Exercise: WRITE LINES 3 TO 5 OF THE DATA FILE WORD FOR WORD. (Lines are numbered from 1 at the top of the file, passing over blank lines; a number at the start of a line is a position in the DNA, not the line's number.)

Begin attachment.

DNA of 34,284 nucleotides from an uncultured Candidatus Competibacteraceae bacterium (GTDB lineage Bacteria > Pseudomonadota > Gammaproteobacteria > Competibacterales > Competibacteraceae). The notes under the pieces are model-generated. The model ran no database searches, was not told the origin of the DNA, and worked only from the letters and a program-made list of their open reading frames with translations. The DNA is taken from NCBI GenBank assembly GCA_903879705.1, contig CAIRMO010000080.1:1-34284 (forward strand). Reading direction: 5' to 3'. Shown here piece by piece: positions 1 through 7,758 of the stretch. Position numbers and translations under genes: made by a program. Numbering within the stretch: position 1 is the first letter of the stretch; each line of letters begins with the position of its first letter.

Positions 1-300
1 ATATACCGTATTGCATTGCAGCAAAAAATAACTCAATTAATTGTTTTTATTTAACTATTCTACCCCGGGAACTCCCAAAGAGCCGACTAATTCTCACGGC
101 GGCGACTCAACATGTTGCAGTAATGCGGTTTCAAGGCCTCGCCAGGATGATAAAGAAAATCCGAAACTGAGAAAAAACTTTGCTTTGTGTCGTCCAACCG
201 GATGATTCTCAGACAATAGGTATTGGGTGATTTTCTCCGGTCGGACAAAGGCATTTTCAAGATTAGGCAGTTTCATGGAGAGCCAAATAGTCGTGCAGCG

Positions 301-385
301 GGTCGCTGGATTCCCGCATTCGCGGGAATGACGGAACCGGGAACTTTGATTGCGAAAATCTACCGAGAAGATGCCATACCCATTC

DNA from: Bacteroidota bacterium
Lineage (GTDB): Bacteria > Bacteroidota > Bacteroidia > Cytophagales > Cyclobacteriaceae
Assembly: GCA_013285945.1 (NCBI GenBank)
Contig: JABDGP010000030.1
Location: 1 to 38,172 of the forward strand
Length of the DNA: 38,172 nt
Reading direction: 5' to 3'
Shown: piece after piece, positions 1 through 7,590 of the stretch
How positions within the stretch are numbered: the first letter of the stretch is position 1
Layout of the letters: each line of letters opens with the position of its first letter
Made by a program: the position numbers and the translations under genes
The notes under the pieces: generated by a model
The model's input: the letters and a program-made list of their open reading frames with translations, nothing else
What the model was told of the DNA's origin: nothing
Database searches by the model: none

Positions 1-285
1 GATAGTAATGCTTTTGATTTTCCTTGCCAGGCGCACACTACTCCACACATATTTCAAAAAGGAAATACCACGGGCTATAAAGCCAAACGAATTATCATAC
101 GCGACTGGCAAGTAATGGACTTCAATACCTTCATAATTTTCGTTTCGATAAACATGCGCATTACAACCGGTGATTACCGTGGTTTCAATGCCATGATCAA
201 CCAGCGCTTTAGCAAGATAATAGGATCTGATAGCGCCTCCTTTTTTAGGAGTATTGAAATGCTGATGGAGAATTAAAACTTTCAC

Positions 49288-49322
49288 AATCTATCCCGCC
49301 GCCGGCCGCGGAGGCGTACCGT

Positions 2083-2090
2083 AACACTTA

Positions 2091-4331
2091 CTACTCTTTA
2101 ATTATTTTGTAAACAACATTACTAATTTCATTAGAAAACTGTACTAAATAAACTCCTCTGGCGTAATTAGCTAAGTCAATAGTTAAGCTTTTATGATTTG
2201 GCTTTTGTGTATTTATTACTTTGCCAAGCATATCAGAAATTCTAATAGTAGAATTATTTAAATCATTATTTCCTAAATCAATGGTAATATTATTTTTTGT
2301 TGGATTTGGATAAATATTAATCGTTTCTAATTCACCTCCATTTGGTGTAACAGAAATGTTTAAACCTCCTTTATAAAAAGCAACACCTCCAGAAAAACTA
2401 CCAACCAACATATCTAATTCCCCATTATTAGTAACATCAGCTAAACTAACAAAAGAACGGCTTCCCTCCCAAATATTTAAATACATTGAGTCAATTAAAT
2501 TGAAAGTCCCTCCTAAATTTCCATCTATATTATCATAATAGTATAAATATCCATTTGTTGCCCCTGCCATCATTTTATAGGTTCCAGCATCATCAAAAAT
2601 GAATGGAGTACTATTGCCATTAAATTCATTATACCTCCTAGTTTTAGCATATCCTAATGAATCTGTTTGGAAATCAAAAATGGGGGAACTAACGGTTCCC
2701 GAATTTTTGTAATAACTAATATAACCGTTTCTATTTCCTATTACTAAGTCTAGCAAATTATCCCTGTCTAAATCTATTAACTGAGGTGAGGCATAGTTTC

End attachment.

1 ATATACCGTATTGCATTGCAGCAAAAAATAACTCAATTAATTGTTTTTATTTAACTATTCTACCCCGGGAACTCCCAAAGAGCCGACTAATTCTCACGGC
101 GGCGACTCAACATGTTGCAGTAATGCGGTTTCAAGGCCTCGCCAGGATGATAAAGAAAATCCGAAACTGAGAAAAAACTTTGCTTTGTGTCGTCCAACCG
201 GATGATTCTCAGACAATAGGTATTGGGTGATTTTCTCCGGTCGGACAAAGGCATTTTCAAGATTAGGCAGTTTCATGGAGAGCCAAATAGTCGTGCAGCG